Lew Sloter's workshop talk covered DoD's interest in materials to advance the agency's mission. Credit: ACerS.

Lew Sloter's talk reviewed DoD's interest in engineered materials to support the agency's mission. Credit: ACerS.

The workshop was underwritten by the DOD, through the program office managed by Lew Sloter, associate director, materials and structures, DOD. In his keynote presentation, “Materials as a Key Defense Strategy,” Sloter said the current workshop grew out of an NNI-related workshop held at Oak Ridge National Laboratory in 2007 on nano-informatics, where several participants (including Sloter, Freiman and Rumble) realized that, in order to gain traction, the topic of data needed to be addressed in a specific context. “We were looking for a materials type that had the necessary complexity to make a good case study,” Sloter said.

About thirty workshop participants heard presentations by representatives from the service labs—Army Research Laboratory, Air Force Research Laboratory and the Office of Naval Research—on their how they access, generate and use data. The perspectives of industry (Boeing, United Technologies Research Center, Kyocera and Du-Co Ceramics), national labs (Sandia, NIST) and academia also were presented.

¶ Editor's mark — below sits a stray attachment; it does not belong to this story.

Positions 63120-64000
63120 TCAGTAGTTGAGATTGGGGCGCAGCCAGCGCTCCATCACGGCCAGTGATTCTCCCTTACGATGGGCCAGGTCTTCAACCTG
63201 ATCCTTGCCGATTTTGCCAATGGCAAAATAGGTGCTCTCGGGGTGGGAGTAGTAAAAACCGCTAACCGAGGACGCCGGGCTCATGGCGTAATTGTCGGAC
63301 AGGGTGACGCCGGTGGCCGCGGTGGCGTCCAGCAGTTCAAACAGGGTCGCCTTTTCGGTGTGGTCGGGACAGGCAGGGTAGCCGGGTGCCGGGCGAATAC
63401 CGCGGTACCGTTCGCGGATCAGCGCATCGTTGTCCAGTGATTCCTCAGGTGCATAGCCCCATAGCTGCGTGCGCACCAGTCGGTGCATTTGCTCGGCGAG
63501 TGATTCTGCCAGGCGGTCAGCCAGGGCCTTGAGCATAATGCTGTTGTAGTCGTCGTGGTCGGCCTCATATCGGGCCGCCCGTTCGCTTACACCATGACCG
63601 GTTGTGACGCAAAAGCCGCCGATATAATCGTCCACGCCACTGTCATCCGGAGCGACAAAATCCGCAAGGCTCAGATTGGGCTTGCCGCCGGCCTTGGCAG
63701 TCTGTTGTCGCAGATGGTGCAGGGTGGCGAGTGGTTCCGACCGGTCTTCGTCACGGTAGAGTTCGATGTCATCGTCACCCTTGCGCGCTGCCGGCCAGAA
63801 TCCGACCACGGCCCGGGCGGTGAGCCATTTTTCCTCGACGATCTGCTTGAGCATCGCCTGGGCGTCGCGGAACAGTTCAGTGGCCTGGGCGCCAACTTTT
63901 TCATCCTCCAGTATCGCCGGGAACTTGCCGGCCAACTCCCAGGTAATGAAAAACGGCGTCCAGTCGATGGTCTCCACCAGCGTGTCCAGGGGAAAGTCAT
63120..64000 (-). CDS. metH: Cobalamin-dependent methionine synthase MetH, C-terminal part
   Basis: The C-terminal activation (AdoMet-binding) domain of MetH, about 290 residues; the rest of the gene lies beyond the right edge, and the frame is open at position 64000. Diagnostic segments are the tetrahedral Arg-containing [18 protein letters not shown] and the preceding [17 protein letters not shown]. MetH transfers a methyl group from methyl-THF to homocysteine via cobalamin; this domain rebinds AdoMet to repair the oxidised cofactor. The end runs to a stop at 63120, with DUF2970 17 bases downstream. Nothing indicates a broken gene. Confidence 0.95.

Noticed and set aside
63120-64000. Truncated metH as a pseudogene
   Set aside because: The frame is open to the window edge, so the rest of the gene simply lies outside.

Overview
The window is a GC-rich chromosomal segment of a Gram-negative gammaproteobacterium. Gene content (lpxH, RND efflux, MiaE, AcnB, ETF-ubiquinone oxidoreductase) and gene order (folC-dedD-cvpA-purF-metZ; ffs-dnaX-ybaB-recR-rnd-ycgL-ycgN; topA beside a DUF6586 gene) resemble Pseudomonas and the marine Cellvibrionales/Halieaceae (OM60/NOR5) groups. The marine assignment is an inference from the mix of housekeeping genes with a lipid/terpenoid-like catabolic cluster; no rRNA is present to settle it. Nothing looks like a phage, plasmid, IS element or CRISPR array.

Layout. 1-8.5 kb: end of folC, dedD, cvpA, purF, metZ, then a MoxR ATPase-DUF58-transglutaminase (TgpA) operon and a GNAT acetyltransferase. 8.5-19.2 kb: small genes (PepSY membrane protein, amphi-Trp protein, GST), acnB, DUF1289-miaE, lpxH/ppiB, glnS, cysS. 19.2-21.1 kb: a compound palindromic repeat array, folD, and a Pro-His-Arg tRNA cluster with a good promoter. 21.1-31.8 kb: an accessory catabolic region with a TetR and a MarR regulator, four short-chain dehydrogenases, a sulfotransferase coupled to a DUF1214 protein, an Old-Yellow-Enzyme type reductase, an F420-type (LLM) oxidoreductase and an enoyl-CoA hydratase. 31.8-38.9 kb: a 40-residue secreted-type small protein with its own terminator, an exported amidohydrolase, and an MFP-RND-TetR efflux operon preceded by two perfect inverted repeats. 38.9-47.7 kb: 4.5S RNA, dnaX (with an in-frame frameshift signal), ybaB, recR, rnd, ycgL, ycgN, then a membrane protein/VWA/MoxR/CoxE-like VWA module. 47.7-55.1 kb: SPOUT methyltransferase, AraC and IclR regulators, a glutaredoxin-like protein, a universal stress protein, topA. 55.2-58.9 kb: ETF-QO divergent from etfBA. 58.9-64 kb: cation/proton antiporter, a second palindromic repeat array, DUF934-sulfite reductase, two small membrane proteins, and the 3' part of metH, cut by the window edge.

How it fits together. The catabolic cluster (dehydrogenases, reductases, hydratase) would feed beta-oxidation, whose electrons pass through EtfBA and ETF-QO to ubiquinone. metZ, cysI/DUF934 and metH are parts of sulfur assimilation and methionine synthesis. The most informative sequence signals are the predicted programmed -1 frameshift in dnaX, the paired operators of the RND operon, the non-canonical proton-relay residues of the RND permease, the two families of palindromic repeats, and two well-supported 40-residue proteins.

A few themes emerged, and the issues that attend ceramic property data are indeed complex.

  • There are few standard specifications or designations for ceramic materials. Investigators are not necessarily talking about the same material, even when it seems like they are. The oft-cited example is “96 percent” alumina, the properties of which are determined in large part by the unspecified 4 percent.
  • Much data is not accessible. It is cloistered into proprietary databases or in protected databases, such as ITAR/EAR databases. And, manufacturers often generate and store their own data on an as-needed basis.
  • Lack of standard reference materials and standard testing methods. Also, advances in testing methods themselves can raise questions about the validity of data generated using older methods.
  • Support for data generation is declining. Freiman says materials R&D labs are closing, industrial R&D is fragmenting, government support is declining and the overall economic downturn is having an effect. However, new technologies and new materials, such as nanostructured materials, are increasing demands for data.
  • Quality: How good is the data and how does the user know? How was it generated; how far back does the data trail go? Matthew Batcher from ARL works on SiC armor tiles and asked in his presentation, “What information is lost or not translated to users as it moves forward?”